Getting under the “hungry horse” canvas roof is like stepping into an episode of M.A.S.H. The 6.5-inch-wide wheels on aired up 35-inch Firestone NDTs gave the Staff Car the firmest ride of the Wrangler bunch, which was fine with us, and the manual transmission was doubly fine. This concept can go off-road with ease, but it’s so easy, open, and fun that we’d love to make it a daily driver. Right after we mount a .50-cal in the back, next to the 85-can beer cooler.
Jeep Red Rock Responder
This one could have been called “Big Red Awesome,” because why would we not want an extra-large version of a Jeep pickup? The nickname is obvious based on stance alone, but this concept isn’t just about sitting pretty. The 3.6-liter Pentastar V6 inhales through a cold-air intake and exhales through an axle-back exhaust, so there’s a deep, rumbling bark worthy of the Responder’s rescuing bite.
The Red Rock comes with an intense combination of production and concept parts, along with enough tools to send the Snap-On guy into a jealous rage. The high-top fenders, once a concept piece but now going into production, allow for two-inch-larger wheels without adding a lift. The designers could have fit the 37-inch tires seen here with a two-inch lift, but they went for the four-inch lift instead and installed a high-lift steering modification with a raised Pitman arm. You can buy the LED headlights, custom hood, and bumper, but not the rock rails – those are prototypes. Jeep doesn’t offer the eight-lug beadlock wheels – we were told the business case isn’t there, but if enough people demanded it, well, it’s happened before. And Jeep is said to be working with the maker of the cargo bed drawer on something that we might see in the future.
The Red Rock Responder has size, girth, tools, and a four-inch lift. It growls and goes anywhere. Driving it ignites every neural connection that has anything to do with testosterone. You want to throw three other dudes in it and chant, “Men! Men! Men! Men!” while you follow the setting sun to a blank spot on the map that’s marked with a skull and crossbones because someone needs to be winched out of quicksand. That’s on fire. Protected by dragons. That are ridden by Amazons. So, yes to the Red Rock Responder.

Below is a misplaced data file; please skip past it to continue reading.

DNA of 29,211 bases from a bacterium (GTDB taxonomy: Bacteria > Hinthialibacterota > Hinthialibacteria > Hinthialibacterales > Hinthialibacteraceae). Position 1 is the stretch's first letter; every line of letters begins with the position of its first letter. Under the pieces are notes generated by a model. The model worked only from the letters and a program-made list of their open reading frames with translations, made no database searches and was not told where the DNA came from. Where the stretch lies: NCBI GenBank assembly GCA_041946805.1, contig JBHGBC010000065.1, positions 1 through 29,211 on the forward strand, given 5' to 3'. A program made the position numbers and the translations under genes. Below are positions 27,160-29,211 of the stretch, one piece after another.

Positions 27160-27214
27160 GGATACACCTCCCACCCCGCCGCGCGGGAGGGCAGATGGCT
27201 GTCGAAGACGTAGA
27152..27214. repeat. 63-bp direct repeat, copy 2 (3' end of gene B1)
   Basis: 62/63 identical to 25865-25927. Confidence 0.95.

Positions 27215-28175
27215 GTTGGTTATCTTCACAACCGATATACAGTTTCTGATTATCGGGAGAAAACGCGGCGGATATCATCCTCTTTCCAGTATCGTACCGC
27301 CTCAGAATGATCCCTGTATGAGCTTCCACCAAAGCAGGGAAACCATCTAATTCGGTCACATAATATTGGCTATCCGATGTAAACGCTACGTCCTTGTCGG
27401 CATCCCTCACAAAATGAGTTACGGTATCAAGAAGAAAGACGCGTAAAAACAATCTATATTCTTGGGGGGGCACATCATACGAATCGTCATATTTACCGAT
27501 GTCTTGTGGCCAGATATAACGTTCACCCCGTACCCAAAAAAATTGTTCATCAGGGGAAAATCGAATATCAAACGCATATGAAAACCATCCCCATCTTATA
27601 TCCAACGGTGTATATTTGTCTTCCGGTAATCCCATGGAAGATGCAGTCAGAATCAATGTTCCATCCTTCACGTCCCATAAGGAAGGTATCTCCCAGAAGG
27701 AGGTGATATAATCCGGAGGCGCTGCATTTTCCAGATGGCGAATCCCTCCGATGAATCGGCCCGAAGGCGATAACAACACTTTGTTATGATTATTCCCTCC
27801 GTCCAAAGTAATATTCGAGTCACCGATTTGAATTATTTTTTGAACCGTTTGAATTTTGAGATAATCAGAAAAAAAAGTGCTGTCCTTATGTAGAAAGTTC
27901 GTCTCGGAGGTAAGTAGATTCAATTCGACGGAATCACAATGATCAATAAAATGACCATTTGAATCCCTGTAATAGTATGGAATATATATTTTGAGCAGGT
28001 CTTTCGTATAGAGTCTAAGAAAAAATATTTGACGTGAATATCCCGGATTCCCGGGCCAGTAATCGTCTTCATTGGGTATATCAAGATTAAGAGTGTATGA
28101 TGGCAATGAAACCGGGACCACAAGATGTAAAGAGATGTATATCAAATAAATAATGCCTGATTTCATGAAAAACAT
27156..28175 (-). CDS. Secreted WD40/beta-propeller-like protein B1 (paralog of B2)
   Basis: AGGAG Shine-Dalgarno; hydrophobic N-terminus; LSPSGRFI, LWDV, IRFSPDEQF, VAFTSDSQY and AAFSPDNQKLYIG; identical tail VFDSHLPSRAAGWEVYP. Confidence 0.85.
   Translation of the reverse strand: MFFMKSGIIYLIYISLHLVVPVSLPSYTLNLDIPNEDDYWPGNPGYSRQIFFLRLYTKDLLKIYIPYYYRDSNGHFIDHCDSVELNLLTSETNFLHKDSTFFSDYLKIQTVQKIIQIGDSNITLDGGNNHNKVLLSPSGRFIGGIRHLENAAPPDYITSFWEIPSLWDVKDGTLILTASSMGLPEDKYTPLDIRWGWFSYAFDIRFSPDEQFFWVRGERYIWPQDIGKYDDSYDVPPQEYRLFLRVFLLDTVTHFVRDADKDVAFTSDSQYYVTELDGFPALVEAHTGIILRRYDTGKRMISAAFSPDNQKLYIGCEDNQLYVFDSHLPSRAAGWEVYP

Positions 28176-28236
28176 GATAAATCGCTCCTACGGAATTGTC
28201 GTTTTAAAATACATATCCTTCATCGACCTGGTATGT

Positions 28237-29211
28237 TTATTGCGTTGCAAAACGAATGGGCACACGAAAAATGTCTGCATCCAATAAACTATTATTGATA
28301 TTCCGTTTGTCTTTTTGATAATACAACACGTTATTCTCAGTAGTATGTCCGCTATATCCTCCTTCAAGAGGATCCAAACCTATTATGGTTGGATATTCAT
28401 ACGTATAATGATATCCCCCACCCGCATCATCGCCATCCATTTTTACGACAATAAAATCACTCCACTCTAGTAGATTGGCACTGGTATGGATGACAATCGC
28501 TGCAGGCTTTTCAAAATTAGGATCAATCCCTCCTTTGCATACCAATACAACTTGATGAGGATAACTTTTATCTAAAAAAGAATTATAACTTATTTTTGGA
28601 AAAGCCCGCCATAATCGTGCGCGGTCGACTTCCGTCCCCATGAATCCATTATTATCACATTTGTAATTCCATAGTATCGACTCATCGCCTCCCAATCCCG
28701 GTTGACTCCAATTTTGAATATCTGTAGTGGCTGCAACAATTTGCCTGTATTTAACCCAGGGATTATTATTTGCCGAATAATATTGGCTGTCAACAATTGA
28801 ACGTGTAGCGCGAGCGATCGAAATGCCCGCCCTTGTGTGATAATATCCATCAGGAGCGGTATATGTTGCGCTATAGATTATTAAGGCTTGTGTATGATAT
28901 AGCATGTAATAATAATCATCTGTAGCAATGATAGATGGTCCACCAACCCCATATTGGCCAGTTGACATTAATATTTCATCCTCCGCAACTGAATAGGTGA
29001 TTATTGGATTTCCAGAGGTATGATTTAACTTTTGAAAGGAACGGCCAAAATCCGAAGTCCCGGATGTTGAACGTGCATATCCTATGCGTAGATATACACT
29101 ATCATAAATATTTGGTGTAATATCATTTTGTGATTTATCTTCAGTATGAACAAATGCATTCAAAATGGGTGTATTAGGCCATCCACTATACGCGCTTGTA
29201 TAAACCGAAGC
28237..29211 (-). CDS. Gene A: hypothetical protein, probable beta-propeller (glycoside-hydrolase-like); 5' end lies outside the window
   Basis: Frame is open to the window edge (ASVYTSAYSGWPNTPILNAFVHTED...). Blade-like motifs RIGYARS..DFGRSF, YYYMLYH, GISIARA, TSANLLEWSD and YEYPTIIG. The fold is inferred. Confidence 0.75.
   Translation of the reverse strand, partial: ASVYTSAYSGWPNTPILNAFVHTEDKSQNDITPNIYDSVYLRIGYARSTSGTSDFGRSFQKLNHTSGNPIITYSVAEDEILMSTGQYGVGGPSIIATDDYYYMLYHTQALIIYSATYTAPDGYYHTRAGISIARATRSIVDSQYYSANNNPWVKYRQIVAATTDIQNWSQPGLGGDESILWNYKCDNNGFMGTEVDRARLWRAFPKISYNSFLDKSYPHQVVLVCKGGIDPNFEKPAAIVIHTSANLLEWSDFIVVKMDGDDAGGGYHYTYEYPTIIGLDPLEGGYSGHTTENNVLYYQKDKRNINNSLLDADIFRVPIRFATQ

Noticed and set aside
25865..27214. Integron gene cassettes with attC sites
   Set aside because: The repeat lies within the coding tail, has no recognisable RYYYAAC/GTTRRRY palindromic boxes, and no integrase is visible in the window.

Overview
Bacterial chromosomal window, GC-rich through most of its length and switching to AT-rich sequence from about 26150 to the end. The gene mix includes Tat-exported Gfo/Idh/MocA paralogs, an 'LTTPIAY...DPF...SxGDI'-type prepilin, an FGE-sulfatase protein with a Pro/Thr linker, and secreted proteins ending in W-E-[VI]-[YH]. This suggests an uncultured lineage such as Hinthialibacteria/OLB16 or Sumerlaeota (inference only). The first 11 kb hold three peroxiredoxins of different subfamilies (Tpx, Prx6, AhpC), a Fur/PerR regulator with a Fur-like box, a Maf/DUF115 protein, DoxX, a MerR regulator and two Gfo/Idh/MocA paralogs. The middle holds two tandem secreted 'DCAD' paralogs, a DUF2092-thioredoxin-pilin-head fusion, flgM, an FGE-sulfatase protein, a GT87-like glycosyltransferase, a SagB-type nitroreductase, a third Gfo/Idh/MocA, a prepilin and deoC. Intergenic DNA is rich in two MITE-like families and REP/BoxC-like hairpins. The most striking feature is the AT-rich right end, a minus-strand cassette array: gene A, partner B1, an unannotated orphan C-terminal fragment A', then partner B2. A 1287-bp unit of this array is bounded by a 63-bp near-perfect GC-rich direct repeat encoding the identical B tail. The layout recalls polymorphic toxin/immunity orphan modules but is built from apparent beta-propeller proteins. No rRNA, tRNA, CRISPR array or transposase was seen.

Jeep Cherokee Canyon Trail
This one was an even better looking version of the Cherokee Trailhawk, but it’s more tame than the rest of the concepts. The purpose here is to protect you from any threat coming from underneath the truck, built with production rock rails, skid plates covering every important underside component, and oversized tires that added another half-inch to its ground clearance.
A Jeep Cargo Management System organizes the load area, and the Moab bag inside gives you a place to put your riding gear for those custom painted Canyon Trail bikes. So if your commute includes Hell’s Revenge, lava fields, or occasional trips to Venus, this is the one for you.
Jeep Renegade Desert Hawk
As the newest member of the family, Jeeps wants to show off the Renegade as a canvas for customization. This Trailhawk-based concept gets changes like the hood decal, Mopar trailer hitch and roof rack, and rock rails, with front and rear skid plates as the main prototype modifications. Larger 29-inch, 235/65R17 tires added an extra inch to the stock Renegade Trailhawk’s 8.7-inch ground clearance.
This is perhaps the one vehicle in the crowd that could have the Jeep faithful asking, “Why is that here?” Superficially the Renegade might be too cute for Jeep-brand patriots – probably because they haven’t driven it – but it’s far more capable than most owners will ever need. As we found out driving along Dome Point trail the next day, the Desert Hawk is not a pretender to the family crown. We’ll tell that story soon, while we prepare for the long wait until year’s Safari concepts make us droll all over again.